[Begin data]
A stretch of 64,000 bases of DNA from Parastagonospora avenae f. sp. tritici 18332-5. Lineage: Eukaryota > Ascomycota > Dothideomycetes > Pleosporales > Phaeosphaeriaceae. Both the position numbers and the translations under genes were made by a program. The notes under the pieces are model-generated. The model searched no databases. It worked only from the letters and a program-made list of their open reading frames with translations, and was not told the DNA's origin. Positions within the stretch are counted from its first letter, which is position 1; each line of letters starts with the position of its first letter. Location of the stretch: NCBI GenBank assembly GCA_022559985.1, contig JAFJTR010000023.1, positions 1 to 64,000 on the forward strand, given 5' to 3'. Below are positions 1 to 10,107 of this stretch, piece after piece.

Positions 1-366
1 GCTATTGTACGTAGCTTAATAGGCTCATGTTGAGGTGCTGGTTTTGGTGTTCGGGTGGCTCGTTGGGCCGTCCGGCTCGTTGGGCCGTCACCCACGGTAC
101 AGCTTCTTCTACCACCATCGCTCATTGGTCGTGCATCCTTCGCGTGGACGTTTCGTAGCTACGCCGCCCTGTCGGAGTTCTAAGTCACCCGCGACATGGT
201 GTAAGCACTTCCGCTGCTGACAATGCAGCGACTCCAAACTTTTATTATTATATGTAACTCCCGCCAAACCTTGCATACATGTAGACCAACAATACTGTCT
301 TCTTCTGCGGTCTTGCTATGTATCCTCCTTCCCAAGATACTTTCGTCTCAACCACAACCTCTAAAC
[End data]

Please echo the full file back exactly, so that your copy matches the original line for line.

A stretch of 64,000 bases of DNA from Parastagonospora avenae f. sp. tritici 18332-5. Lineage: Eukaryota > Ascomycota > Dothideomycetes > Pleosporales > Phaeosphaeriaceae. Both the position numbers and the translations under genes were made by a program. The notes under the pieces are model-generated. The model searched no databases. It worked only from the letters and a program-made list of their open reading frames with translations, and was not told the DNA's origin. Positions within the stretch are counted from its first letter, which is position 1; each line of letters starts with the position of its first letter. Location of the stretch: NCBI GenBank assembly GCA_022559985.1, contig JAFJTR010000023.1, positions 1 to 64,000 on the forward strand, given 5' to 3'. Below are positions 1 to 10,107 of this stretch, piece after piece.

Positions 1-366
1 GCTATTGTACGTAGCTTAATAGGCTCATGTTGAGGTGCTGGTTTTGGTGTTCGGGTGGCTCGTTGGGCCGTCCGGCTCGTTGGGCCGTCACCCACGGTAC
101 AGCTTCTTCTACCACCATCGCTCATTGGTCGTGCATCCTTCGCGTGGACGTTTCGTAGCTACGCCGCCCTGTCGGAGTTCTAAGTCACCCGCGACATGGT
201 GTAAGCACTTCCGCTGCTGACAATGCAGCGACTCCAAACTTTTATTATTATATGTAACTCCCGCCAAACCTTGCATACATGTAGACCAACAATACTGTCT
301 TCTTCTGCGGTCTTGCTATGTATCCTCCTTCCCAAGATACTTTCGTCTCAACCACAACCTCTAAAC